I love my Philips Hue smart-lighting kit, but every time I’ve just randomly turned my living-room lights different colors in front of another person, they’ve asked the same question:
“How much did you pay for this?”
And then I just kind of mumble something because while the system has added convenience and versatility to my apartment, I’m still not super comfortable admitting that I plan on paying $60 for a light bulb. Instead, I just say, “It was for work,” and leave it.
But Qube, a new smart-lighting system that launches in April, wants to avoid that kind of awkwardness with bulbs that cost way less than its competitors but offer just as many opportunities for just the weirdest ambience you can design.
In fact, Qube‘s main selling point is its lower price point. Its campaign on crowdfunding site Indiegogo is all about how affordable it is, and so is the press release announcing the product. And that’s cool, I guess, because it is pretty cheap. The Wi-Fi enabled bulbs, which Qube says will work on their own without a Philips Hue-style hub, will retail for $19 each.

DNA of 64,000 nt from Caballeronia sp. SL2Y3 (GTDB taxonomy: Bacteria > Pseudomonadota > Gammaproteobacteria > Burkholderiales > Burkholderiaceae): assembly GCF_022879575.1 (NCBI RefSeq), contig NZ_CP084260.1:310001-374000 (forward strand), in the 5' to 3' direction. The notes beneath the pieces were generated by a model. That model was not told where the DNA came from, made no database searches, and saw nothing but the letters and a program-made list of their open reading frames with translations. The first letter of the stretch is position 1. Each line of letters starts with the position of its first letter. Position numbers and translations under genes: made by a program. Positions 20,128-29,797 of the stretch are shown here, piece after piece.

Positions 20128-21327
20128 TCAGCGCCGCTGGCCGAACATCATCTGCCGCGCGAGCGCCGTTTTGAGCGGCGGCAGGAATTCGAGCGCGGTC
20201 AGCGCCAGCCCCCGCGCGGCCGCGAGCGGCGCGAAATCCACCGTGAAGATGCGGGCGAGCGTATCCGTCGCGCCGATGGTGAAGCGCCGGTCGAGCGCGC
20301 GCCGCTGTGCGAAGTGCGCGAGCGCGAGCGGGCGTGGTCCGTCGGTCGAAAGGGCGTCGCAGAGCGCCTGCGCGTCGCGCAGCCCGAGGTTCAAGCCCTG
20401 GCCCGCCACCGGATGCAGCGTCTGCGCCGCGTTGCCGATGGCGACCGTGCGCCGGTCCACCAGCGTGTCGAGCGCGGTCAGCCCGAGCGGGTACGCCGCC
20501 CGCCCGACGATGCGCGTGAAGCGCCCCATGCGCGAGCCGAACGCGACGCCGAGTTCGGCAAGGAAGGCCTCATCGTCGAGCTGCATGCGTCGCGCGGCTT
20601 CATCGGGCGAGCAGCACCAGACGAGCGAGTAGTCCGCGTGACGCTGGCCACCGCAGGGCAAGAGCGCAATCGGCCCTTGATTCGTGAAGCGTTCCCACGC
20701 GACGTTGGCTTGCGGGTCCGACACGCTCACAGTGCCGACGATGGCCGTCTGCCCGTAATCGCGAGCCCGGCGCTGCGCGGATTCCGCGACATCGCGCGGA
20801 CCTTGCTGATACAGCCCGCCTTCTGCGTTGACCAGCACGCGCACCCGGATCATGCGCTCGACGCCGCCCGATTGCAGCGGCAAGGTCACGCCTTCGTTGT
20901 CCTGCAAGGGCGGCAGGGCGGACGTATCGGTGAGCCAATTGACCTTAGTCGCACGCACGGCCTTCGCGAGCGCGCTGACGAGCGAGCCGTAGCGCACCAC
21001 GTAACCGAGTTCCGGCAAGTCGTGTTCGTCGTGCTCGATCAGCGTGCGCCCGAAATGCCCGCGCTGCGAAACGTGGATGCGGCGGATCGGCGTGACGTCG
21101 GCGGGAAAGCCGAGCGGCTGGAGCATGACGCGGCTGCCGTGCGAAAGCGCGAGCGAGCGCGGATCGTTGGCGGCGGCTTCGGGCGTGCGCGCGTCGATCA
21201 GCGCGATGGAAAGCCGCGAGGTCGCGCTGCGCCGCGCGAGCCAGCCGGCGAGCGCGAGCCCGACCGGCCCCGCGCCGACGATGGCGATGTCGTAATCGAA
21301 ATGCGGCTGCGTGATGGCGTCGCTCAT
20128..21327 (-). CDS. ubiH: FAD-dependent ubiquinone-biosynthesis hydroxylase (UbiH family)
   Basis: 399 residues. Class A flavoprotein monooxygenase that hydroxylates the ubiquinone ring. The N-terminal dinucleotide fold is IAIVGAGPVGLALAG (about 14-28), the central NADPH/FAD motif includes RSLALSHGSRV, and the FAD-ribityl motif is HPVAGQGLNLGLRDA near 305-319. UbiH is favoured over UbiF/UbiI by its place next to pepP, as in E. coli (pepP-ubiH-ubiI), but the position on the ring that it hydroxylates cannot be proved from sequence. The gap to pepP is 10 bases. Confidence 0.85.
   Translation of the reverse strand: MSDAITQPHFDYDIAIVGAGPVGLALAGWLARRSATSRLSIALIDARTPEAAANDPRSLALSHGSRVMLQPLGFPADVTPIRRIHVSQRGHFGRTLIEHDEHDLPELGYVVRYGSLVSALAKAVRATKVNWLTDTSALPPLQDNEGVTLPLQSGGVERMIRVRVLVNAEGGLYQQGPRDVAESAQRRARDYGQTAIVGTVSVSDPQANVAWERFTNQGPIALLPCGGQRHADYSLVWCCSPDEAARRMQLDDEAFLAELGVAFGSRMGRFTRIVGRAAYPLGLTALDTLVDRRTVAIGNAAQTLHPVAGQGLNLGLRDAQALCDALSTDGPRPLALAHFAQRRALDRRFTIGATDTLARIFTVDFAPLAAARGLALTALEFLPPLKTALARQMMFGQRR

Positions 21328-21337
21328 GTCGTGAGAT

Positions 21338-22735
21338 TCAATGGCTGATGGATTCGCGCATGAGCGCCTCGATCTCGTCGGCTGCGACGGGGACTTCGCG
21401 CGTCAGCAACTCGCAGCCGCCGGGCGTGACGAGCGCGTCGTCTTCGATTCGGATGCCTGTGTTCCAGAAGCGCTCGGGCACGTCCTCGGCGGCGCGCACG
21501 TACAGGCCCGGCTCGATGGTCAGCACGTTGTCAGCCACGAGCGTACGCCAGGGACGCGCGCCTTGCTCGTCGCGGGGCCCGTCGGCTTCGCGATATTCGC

That’s still pretty expensive for a light bulb; don’t get me wrong. But it’s better.
All of this talk about money takes away from Qube’s weirdest purported function, however. The bulbs connect to your home router, but they also use Bluetooth to track you via “nearby smart Bluetooth Low-Energy wearables” like the slightly creepy GPS SmartSole. That means that the bulbs could potentially know which room you’re in and turn on and off automatically. “In fact, with Qube’s ability to track people or items within the home, you can also use this feature to find any lost BLE devices by lighting up the bulb closest to it,” the press release says. And that’s cool, I suppose, but I still like operating my Hues with my voice so that I can pretend I’m a character on Star Trek: The Next Generation. Plus it’s way less surveillance-y.
Qube launches in April, and it’s looking for $50,000 from Indiegogo. As of this writing, it has raised $21,558 with a full month remaining, so it’s probably gonna make it.